~~Jenni~~
    Canaan Fire Department-Canaan, NH
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    MembersZone Subscriber Dickey's Avatar
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    Usually this is controlled locally by local ordinance.

    In my town, we are able to charge for our services and the police department is able to issue a citation after 3 false alarms in a year. Not calendar year but a 12 month period.

    Now, the idea of "false alarm" may be different between the fire and police departments.

    For example.......facility expands, has a wing added to the building. Fire alarm goes off when technician is working on it because he forgot to log it off. Then it goes off due to faulty detector. Then goes off for power surge in the building from construction. Then.......one night at supper time for the residents, the kitchen crew burn toast.

    The burnt toast is not a false alarm. It did the job it was designed for, to detect smoke and heat.

    The idea is not to let your police department issue any sort of citations or the fire department issue any bills for services before checking with each other first.
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  6. #6
    Forum Member Bones42's Avatar
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    one of the Captains on our FD is the "propery manager"
    can he spare a minute to "maintain" the detectors at the property he manages?
    "This thread is being closed as it is off-topic and not related to the fire industry." - Isn't that what the Off Duty forum was for?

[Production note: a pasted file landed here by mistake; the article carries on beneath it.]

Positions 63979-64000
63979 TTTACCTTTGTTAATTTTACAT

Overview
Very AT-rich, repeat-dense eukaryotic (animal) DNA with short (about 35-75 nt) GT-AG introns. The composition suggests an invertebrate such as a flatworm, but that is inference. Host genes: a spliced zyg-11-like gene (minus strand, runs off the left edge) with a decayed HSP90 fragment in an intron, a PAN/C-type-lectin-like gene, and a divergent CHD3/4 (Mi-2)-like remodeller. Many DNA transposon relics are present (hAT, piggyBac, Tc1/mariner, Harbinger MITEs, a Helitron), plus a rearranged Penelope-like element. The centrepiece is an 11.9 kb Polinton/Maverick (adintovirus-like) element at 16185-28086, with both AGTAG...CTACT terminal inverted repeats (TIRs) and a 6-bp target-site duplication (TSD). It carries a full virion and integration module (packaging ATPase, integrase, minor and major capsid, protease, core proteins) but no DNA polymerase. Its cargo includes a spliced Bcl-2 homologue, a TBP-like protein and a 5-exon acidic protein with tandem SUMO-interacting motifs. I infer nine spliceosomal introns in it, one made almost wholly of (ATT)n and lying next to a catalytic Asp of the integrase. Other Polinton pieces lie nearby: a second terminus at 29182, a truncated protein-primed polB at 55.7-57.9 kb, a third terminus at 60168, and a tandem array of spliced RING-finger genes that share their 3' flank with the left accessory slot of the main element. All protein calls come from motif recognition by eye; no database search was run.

7. #7
    Forum Member nmfire's Avatar
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    Where I work, we have many many alarms. Sometimes it is just a bad head, sometimes it is contruction, sometimes it is burnt popcorn in a lounge, sometimes it is (believe it or not) actually something burning.

    The facility hosts a pays for a huge holiday dinner for the entire city fire department each year.
    Even the burger-flippers at McDonald's probably have some McWackers.

  8. #8
    Senior Member JenniJ375's Avatar
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    Originally posted by Bones42
    can he spare a minute to "maintain" the detectors at the property he manages?
    You know we asked him about that...that is Tasco's job apparently. I guess his job is to make sure the house is winterized as well as ready for summer and all. Needless to say...the owners have had that detector removed from the shed
    ~~Jenni~~